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Image by Vidar Nordli-Mathisen
That song in Dee
Will Dee be able to extract herself from a toxic relationship that is draining her music & creativity?

Matt waited in the darkness of the veranda, his cheek against the stripped timber of the front door he’d meant to stain one day. As he waited, Dee played the piano and sang at the end of the corridor, on the other side of the door.

Sounded like an original. It suited her voice. At the end of the song, he banged loudly on the door again and stood back, rehearsing responses. The door swung open decisively.

Dee said ‘’Matt.’’

She might as well have been saying ‘Door’ or ‘Window’ or ‘Fridge’. A non-committal statement. He waited. She stood. She blinked first.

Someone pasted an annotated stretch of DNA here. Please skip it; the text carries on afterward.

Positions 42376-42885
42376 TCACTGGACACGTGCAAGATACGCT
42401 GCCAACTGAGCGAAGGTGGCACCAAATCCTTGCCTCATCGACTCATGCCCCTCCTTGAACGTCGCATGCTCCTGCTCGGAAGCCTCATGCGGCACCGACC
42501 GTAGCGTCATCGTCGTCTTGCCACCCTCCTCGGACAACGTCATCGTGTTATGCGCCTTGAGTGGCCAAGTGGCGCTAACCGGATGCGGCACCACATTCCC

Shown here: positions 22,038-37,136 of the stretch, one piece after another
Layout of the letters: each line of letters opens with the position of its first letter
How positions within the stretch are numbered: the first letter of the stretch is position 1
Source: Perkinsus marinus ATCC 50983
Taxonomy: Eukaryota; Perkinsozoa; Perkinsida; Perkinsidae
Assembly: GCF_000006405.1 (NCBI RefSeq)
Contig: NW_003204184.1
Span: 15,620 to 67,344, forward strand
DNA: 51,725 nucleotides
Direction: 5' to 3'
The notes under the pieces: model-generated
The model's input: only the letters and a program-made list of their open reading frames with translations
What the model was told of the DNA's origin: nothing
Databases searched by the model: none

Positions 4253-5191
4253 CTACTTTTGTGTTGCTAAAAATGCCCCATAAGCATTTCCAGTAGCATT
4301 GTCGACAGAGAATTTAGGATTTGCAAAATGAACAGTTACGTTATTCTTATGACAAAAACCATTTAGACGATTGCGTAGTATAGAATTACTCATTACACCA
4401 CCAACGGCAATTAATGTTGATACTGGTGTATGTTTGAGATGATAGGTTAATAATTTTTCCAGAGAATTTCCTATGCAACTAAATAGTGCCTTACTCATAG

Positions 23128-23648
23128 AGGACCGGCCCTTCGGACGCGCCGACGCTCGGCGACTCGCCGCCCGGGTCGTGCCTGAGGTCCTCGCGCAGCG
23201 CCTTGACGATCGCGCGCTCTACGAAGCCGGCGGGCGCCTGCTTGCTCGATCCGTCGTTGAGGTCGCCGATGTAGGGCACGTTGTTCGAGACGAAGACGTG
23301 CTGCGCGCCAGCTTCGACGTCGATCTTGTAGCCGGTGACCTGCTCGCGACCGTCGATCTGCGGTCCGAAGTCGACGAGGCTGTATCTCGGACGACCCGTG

‘’I don’t want you to come in. I’m working.’’

He waited. She blinked first again.

Dee sighed. ‘’Just don’t get in a huff when I ask you to leave in half an hour.’’

She left him to close the door and walked towards the light at the end of the hallway. When he reached the lounge room he nodded at the piano.

‘’When’s the big comeback?’’
‘’Saturday week. At the Railway Hotel.’’ (Dee thought What the hell, he’d find out anyway.)


He looked at the bottle of wine in his hand as if he’d just discovered it and said, ‘‘should I get two glasses?’’

He didn’t wait for an answer as he moved into the kitchen with a familiarity that she hated. Returning with the glasses, he started to pour.
‘’Just a small one’’, Dee said. ‘’Otherwise, I get lazy.’’
‘’How do you think you’ll go?”
‘’Hard to know. Five years is a long time. People have short memories, except for your failures.’’